In Our Addiction to Convenience, Have We Forgotten the Word’s Ancient Meaning?

Then the eyes of both were opened, and they knew that they were naked; and they sewed fig leaves together and made loincloths for themselves. Genesis 3:7

Part of my daily ritual most mornings involves stopping at my local 7-Eleven convenience store. Freedom and spontaneity abound in my breakfast or lunch choices—planning a week’s worth of meals can be so inconvenient. Sometimes I stop at one on the way to my other job when I feel the guilt of a McDonald’s craving—exchanging one convenient corporation for another. Convenience stores have an abundance of those conveniently healthy food choices—individual packets of nuts, yogurt, power bars, and more. Convenience stores are also convenient oases for homeless persons, have you noticed?

I have a hate/love relationship with the words convenient and convenience. They have become such self-focused words—as consumers in a largely corporate economy, we measure the world in terms of our own “coffee spoon” comfort: how quickly and easily can we gratify our desires? No frustration must enter our lives, heaven forbid that we must wait in line at a grocery store, let alone interact with others who (might) thwart our ease of access. Convenience means little or no human interaction.

In seminary a few years ago, I became enamored of the now obsolete usage of the word, the original Latin conveniens, which means “fitting.” This usage forms the basis for many of Thomas Aquinas’s arguments in the Summa Theologiae. When I first read it, my eyes opened, not to a brave new world, per se, but to knowledge that there were others like me in the world–scholars, theologians, poets–using reason to understand God; faith was seeking understanding, to borrow St. Anselm’s phrase.

I had found my kindred spirits. Seemingly, the practical world has little use for mystics, though, let alone poets. And yet, I would say that even these head-in-the-cloud saints still had their hands and feet in the world.

***

Adam and Eve

God’s economy
begins in this convenient
car wash; by spurting spigot,
the man fills plastic water jugs
crafted by a nameless
corporation.
the woman produces eclectic plastic
ware–squares, saucers–from ubiquitous
black garbage bag carryall.
Synthetic black clothes her corpus, too,
leadenly animate in the chill.
Giving each dish a quick rinse under
the gushes, she then lays
them out on the grass.
No shame in either frame
as each performs their corporate chores.
Store’s red-shirted clerk ignores
their theft.

Gas pump clicks, banishing me
from this Eden, not them.
Conveniens? I whisper, a Thomist
ghost flitting ‘round
my reasoning heart.
Fitting, I murmur–
this is the wisdom of the world.

***

In my off-kilter, poet-theologian mind, I hate that we speak of, say, helping the homeless, in terms of inconvenience, as I’ve heard some priests preach, trying to wrestle with that word. Get out of your comfort zone (such a convenient cliche)! And I don’t disagree with the thought, but . . . if we are all children of God, all imago dei (made in God’s image), then should we not re-frame the wisdom of the world in terms of the fittingness of opening our eyes and truly seeing each other in that light? Inconveniencing ourselves may be the most convenient action we can take.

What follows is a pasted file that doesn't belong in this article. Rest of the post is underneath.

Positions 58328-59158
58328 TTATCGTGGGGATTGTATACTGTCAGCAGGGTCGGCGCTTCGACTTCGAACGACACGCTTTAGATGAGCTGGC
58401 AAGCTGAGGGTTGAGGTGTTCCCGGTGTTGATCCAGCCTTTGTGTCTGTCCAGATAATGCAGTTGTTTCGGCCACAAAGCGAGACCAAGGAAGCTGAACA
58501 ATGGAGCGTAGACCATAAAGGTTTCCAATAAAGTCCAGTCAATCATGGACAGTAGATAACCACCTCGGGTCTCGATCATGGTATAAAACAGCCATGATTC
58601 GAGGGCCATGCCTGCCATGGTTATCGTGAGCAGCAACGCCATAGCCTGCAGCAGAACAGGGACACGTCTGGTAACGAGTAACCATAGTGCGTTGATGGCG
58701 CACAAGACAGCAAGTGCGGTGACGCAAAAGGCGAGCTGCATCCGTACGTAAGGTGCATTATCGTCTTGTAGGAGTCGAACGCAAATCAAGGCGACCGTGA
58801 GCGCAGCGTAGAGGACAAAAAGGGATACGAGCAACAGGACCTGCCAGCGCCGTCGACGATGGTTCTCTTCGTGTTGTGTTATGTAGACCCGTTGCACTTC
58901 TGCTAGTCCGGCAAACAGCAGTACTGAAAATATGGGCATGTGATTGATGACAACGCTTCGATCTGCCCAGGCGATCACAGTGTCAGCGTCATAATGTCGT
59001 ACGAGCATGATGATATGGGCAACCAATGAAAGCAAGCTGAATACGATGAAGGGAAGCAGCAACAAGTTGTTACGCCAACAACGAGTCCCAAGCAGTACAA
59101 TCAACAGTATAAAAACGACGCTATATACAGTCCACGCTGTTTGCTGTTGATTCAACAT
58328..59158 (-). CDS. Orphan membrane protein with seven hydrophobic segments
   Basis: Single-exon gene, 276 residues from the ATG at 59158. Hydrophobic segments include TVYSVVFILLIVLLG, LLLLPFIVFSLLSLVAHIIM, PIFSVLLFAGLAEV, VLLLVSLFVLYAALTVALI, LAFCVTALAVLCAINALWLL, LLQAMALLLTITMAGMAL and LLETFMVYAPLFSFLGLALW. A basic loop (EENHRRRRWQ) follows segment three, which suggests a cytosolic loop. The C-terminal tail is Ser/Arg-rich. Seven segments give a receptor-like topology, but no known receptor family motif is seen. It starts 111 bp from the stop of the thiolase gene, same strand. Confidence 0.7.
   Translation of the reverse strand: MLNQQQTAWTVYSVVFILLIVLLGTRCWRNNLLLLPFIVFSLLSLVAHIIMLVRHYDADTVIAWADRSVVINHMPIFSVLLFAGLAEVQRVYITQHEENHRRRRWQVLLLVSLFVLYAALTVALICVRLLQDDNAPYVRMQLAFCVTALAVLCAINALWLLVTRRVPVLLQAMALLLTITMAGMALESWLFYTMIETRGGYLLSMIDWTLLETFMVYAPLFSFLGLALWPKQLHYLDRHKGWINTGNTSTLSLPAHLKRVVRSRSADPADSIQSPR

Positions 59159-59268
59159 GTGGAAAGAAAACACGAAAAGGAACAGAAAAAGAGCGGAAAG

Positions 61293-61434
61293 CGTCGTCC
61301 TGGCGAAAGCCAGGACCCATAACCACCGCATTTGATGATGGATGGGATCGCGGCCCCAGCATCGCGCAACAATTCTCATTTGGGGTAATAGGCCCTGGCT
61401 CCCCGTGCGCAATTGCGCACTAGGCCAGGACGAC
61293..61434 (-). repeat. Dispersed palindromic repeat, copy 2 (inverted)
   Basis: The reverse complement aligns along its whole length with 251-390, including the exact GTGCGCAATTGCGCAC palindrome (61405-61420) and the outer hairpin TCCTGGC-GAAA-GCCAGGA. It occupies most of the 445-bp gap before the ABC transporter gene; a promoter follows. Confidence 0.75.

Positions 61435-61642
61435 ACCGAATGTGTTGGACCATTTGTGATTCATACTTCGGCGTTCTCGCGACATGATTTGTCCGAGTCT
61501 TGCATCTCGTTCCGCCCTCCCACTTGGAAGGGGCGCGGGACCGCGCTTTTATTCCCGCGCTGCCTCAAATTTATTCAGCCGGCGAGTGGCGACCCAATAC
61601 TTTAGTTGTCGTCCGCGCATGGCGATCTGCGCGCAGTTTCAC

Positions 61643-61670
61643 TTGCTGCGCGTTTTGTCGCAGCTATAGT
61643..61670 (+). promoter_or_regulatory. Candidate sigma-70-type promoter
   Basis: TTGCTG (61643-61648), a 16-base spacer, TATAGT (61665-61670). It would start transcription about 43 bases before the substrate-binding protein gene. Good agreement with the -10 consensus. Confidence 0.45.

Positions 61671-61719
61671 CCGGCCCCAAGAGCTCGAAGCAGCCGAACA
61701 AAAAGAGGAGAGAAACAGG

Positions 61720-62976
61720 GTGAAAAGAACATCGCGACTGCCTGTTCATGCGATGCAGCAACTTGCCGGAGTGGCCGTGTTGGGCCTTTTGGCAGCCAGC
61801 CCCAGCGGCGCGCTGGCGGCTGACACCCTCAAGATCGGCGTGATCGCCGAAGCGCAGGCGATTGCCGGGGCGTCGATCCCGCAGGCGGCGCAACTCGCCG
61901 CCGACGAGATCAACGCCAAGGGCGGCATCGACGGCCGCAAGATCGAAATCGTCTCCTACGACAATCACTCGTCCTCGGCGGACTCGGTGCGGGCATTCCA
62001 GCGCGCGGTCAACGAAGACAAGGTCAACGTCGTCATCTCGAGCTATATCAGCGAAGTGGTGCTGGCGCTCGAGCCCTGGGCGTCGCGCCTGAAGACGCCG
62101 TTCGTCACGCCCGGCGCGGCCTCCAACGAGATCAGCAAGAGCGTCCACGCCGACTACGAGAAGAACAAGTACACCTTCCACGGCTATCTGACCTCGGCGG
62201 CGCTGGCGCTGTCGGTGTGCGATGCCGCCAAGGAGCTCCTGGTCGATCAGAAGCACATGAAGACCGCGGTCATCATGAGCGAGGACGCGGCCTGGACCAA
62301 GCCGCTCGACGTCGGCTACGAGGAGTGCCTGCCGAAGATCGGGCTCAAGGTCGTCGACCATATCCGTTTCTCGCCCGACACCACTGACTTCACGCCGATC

Image:  Välko Tuul – Art Museum of Estonia, Public Domain, https://commons.wikimedia.org/w/index.php?curid=61409440

Poem written for McLean Baptist Church

This poem was commissioned by Rev. Megan Clapp, Youth Minister at McLean Baptist Church in McLean, VA. The first week of August 2016 was VBS time, and the children learning about creative praise. Megan and Katie, the other minister, wanted a poem that could be read at the Sunday worship time by a child, with a playful tone, and be about the church’s worship space.

The Most Important Part of My Church

Do I love my church home?
Yes!
Why?
I spy
beautiful jewels
emerald, sapphire, amethyst,
with ruby and gold at the heart—
the crown and cross
of Jesus Christ our King.
Can you guess?
Yes! Our stained-glass window,
With colors bright.

Do I love my church home?
Yes!
Why?
I spy
simple, strong structure,
space to grow in Christ.
Cradling us safely, yet
with windows clear, and doors
for all to enter and go forth.
Can you guess?
Yes! Our sanctuary walls,
a welcome sight.

Do I love my church home?
Yes!
Why?
I spy
cross and threefold shadows here,
hovering over waters deep,
promising eternal life in Christ.
Before and after I’m immersed,
Jesus’ teachings I’ll learn to keep.
Can you guess?
Yes! Our baptistery,
With its inner light.

Do I love my church home?
Yes!
Why?
I spy
the place that we gather
to be joined as a body,
the body of Christ. Together
in communion at the table,
where the Word of God often rests.
Can you guess?
Yes! Our altar, set for
the feast of life.

Do I love my church home?
Yes!
Why?
I spy
every time I’m here
the most important part
of our church—its soul and heart—
singing, laughing, crying,
praying, ministering, loving.
Can you guess?
Yes! We are the church,
in our pews together, all
snug and tight.

Do we love our church home?
Yes! We do! Amen!

“Not All Who Wander are Lost,” or Apotossomai to All That

http://tinyurl.com/ChristinePentecost6A

By way of a prologue—